SPRINGFIELD, Ill. (WLS) -- Governor Bruce Rauner urged lawmakers to put politics aside, calling their new budget plan a disaster.
There is pressure being applied by both sides on the 15 Republicans who crossed the aisle and voted with the Democrats to narrowly pass the most controversial part of the budget bills, the $5 billion income tax hike.
Wednesday, Rauner called on lawmakers to sustain his vetoes.
Rauner stopped to take pictures with supporters in the Hegewisch neighborhood as he criticized House Speaker Mike Madigan for pushing through the tax hike.
When asked if he would be working to unseat the 15 Republicans who crossed him by supporting the Democrats in passing the tax hike, Rauner made a thinly veiled threat.
"I can tell you this, we are doing everything we can to push to make sure that my veto is not overridden" Rauner said.
Rauner met with business leaders including the owner of a bar to press the need for property tax relief as part of a comprehensive budget package.
"Raising taxes isn't going to help the business at all. My property taxes went up over 110 percent since last year. I have last year and this year's and it's ridiculous," James Dombrowski said.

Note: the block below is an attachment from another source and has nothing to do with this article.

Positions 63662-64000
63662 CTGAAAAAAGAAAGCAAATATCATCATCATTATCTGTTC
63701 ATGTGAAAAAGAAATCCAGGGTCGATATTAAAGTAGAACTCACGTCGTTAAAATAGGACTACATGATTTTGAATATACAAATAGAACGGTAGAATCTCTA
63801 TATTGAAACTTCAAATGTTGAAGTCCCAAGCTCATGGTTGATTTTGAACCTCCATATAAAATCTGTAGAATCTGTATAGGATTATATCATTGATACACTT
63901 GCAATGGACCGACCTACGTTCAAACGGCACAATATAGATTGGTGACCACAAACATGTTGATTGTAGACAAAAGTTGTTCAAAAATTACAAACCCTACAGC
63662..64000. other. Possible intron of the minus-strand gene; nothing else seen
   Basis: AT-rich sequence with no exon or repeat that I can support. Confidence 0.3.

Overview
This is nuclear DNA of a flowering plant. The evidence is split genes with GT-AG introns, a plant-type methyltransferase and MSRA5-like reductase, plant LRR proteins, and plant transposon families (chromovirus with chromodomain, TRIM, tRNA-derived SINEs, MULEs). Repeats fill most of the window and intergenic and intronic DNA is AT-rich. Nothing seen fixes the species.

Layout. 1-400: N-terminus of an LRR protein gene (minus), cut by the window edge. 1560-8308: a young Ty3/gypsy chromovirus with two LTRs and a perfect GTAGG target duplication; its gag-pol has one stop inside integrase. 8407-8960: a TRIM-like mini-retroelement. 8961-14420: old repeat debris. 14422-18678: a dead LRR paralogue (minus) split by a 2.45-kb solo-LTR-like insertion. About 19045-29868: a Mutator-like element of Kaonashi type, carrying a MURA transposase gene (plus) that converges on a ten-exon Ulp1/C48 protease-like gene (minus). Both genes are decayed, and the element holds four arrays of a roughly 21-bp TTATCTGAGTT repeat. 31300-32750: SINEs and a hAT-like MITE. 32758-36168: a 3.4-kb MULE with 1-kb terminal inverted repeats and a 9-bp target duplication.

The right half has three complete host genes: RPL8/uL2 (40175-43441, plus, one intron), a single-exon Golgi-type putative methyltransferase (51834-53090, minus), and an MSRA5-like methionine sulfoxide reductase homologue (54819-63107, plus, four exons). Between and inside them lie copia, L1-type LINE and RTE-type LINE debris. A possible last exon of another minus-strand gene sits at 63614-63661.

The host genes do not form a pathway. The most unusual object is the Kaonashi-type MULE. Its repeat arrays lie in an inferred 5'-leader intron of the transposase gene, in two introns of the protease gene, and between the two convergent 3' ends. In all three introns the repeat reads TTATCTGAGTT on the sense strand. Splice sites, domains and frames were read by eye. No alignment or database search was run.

"If you beat us over the head with yet another tax, give us some relief somewhere else so that the businesses can have some stability and that we can thrive in our community," said Bob Wisz, president of the Hegewisch Business Association.
Rauner had pushed lawmakers for work place reforms and a four year property tax freeze to offset the income tax hike. He vetoed the budget bills Tuesday.
"What's come to my desk doesn't have any real reform with it, there's no reforms there," Rauner said.
The governor brushed off questions about the state falling into junk bond status if his veto is upheld.
"We have to put the people's concerns, what the people need and want ahead of all else," he said.
The House goes back into session at 1:30 p.m. Thursday. If just two Republicans switch their vote, it could uphold the governor's veto and force the budget process to start from scratch.
With the budget stalemate continuing, Moody's credit rating agency said Wednesday it is putting Illinois under review for a possible downgrade to junk status.
In a press release, Moody's said, "The state's government in recent days has made legislative progress towards a fiscal recovery plan based on permanent income tax rate increases, after going through two fiscal years without a complete budget in place. The decision to place the state's ratings under review for downgrade incorporates our expectation that the legislature will implement revenue increases, overriding the governor's vetoes. The review will provide a limited amount of time for the Illinois General Assembly to finish voting on the measures, and for assessment of the plan's credit implications."